Seek help for your own part

It can be good to talk to someone if you find it difficult to handle your everyday life. If you and your child have contact with a child psychiatric clinic, you can contact the clinic for your own benefit. You can also contact the health center and ask for call support.

Talk to others

It is often enough to talk to someone who is listening to get a new perspective on the problem. For example, you can contact a  chat or phone call.

There are also  affiliates and non-profit associations where you can gain knowledge and an opportunity for valuable contacts.

In addition, you can learn from others’ experiences as you share your own. Here are two places you can visit: 

  • The Anxiety Association, ÅSS
  • National Association for Social and Mental Health

Being close to someone who does not want help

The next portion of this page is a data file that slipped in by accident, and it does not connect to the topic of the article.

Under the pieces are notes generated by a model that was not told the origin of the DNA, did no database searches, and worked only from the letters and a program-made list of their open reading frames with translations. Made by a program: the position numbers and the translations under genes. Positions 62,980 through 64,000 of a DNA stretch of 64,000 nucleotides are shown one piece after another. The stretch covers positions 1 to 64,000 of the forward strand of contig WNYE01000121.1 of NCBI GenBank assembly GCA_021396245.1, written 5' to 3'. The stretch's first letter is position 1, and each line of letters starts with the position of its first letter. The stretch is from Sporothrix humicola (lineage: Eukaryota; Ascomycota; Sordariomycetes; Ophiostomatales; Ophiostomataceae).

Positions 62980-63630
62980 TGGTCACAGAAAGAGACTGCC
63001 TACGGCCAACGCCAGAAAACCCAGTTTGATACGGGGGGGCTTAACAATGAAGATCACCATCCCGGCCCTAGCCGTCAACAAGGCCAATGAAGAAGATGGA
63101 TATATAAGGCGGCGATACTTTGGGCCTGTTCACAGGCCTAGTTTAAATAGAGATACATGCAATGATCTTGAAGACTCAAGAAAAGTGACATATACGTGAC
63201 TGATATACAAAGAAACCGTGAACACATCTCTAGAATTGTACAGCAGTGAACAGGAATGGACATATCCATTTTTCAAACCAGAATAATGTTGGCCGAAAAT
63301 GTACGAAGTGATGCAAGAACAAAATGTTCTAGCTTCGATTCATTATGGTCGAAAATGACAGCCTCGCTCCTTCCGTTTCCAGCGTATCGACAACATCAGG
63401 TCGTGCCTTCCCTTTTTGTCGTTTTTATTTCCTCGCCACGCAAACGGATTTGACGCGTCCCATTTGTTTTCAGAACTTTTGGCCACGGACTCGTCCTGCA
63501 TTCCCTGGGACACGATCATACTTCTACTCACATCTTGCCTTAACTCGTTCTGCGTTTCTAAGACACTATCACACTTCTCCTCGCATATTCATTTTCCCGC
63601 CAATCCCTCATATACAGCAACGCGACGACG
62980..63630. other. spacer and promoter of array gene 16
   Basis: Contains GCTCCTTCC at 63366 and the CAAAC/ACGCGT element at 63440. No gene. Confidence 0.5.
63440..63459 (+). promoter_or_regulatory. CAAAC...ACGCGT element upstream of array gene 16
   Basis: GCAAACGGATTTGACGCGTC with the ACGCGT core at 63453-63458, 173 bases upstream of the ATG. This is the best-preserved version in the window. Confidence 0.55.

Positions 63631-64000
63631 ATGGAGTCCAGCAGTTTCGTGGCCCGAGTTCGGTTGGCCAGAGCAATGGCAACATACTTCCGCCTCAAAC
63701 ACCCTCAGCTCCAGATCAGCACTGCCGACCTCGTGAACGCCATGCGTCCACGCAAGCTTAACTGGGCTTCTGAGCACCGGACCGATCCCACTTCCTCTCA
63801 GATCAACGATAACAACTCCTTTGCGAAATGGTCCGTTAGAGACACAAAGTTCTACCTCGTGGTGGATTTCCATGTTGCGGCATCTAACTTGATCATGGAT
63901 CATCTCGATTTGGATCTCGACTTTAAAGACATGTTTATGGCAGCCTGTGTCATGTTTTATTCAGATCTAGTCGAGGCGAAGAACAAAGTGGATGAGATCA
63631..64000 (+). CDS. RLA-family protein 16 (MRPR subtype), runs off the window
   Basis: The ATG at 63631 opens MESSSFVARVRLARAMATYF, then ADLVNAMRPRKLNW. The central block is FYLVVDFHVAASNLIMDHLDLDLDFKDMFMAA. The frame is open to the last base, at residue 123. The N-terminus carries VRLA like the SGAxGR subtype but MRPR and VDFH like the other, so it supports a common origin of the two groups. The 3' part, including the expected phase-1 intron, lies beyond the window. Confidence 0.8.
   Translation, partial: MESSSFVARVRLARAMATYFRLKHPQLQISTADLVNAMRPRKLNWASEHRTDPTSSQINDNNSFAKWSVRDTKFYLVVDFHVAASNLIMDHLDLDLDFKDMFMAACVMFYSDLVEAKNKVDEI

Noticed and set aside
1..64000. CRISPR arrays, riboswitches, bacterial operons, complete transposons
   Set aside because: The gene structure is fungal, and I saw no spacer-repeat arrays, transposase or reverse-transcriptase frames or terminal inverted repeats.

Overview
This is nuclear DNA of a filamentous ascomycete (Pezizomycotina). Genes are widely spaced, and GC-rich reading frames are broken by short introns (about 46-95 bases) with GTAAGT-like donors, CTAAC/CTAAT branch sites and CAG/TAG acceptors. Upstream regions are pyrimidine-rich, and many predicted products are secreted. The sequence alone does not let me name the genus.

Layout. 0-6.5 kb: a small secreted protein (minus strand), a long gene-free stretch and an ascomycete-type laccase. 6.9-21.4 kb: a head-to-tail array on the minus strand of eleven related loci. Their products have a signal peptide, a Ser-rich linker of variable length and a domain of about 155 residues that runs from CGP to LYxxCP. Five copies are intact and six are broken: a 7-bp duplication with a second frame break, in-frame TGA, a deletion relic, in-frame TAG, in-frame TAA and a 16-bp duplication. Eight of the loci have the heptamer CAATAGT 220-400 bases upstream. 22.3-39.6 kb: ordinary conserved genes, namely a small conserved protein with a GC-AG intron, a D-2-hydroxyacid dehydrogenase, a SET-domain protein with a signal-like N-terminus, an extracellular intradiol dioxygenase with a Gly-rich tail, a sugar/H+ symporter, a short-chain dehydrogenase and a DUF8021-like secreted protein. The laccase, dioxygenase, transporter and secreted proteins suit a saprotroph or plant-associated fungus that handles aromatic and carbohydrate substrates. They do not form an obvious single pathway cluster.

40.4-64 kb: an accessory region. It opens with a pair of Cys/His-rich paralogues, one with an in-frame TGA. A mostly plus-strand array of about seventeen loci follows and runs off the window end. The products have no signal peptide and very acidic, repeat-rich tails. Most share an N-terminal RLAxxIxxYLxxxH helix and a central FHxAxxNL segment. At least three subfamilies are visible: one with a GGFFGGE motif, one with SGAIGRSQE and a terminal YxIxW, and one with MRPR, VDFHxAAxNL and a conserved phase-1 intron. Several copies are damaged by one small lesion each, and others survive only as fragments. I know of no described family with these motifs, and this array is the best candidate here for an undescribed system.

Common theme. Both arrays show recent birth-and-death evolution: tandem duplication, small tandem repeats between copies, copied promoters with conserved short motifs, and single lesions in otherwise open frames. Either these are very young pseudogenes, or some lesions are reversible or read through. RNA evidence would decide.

It means a lot that you as a relative or a parent are there for the person who is feeling ill. But if the child himself does not want to receive treatment, you probably cannot get them to do it at once. This also applies to persons under the age of 18.

Try to respect the child’s wishes. What you can do is keep talking about how they are doing. Bring up the issue of seeking help on several occasions, but without requiring them to do as you say.

Try to formulate what you feel yourself: “I get worried when I see you pull away and not spend time with your friends. Is there any way I can help you? “

Leave a Reply